With all of the introductions, formalities, and rules out of the way, it is time to get to my Top 10 Summer 2015 Anime!

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Review/discussion about: Non Non Biyori Repeat


Life incarnate

Non Non Biyori Repeat almost makes me feel bad about myself.

To Renge and the gang, a cell phone is a sign of luxury, and “dot com” is a mysterious concept. To me, I cannot live without the Internet. I cannot go a day without using a computer or checking out /r/anime or playing a video game. I do not consider smartphones and e-mail anomalies; I consider them necessities.

But Repeat does not make me feel bad for too long, for quickly afterwards it provides a superb experience with a lot of heart and a lot of soul, forcing me to realize that life’s most important parts are the ones that have been nearby all along.

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Review/discussion about: Shimoneta to Iu Gainen ga Sonzai Shinai Taikutsu na Sekai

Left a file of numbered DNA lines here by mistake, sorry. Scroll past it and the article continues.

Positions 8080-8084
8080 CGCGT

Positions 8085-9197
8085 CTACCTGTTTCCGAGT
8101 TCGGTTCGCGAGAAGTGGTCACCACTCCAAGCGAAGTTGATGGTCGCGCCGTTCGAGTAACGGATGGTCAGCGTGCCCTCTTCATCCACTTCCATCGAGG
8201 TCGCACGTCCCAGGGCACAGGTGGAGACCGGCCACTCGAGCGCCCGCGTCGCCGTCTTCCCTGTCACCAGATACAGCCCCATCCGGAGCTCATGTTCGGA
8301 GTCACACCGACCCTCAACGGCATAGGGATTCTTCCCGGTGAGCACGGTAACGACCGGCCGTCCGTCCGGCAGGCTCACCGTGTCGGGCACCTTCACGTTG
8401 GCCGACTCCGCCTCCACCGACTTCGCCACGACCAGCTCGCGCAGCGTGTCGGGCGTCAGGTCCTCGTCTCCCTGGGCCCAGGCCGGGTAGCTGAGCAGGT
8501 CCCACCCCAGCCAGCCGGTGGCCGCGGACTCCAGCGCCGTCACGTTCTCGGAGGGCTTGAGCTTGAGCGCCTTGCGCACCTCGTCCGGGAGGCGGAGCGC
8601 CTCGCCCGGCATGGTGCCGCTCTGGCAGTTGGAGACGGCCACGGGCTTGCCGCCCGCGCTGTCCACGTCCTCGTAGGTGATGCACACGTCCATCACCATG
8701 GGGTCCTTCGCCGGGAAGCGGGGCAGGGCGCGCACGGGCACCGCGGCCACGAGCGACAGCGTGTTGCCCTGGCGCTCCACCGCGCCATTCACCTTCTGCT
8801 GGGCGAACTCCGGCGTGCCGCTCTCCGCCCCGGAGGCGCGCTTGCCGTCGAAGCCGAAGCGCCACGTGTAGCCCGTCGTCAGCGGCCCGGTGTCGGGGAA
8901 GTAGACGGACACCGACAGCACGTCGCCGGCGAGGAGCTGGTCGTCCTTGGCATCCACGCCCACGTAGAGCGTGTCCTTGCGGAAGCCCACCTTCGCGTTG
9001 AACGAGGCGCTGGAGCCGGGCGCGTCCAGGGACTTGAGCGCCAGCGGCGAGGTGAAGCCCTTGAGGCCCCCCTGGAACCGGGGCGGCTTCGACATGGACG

**** *** *********

Shimoneta to Iu Gainen ga Sonzai Shinai Taikutsu na Sekai (Shimoneta from here on out because that title is ridiculously long) reminded me of a tale. It is a tale from my childhood, back when I was a spry young boy with strict parents.

Their strictness should not be underestimated. Growing up, I was disciplined to never swear. This has carried over into my adult life; I very rarely swear while out in public. (In private, however, all bets are off.) One day, we visited the family cottage. That day, I was there with my cousins and my brother.

Probably due to that rebellious stage of our lives, we decided that enough was enough: We were going to swear. But we were not just going to say a bunch of curse words in the living room. Instead, we decided to take our behavior to the trampoline on the side of the house. The second we got onto the trampoline, our mouths and brains started working. The jumps-to-dirty-words ratio quickly became imbalanced; the pine trees turned into scarlet oaks from all the blushing they were doing.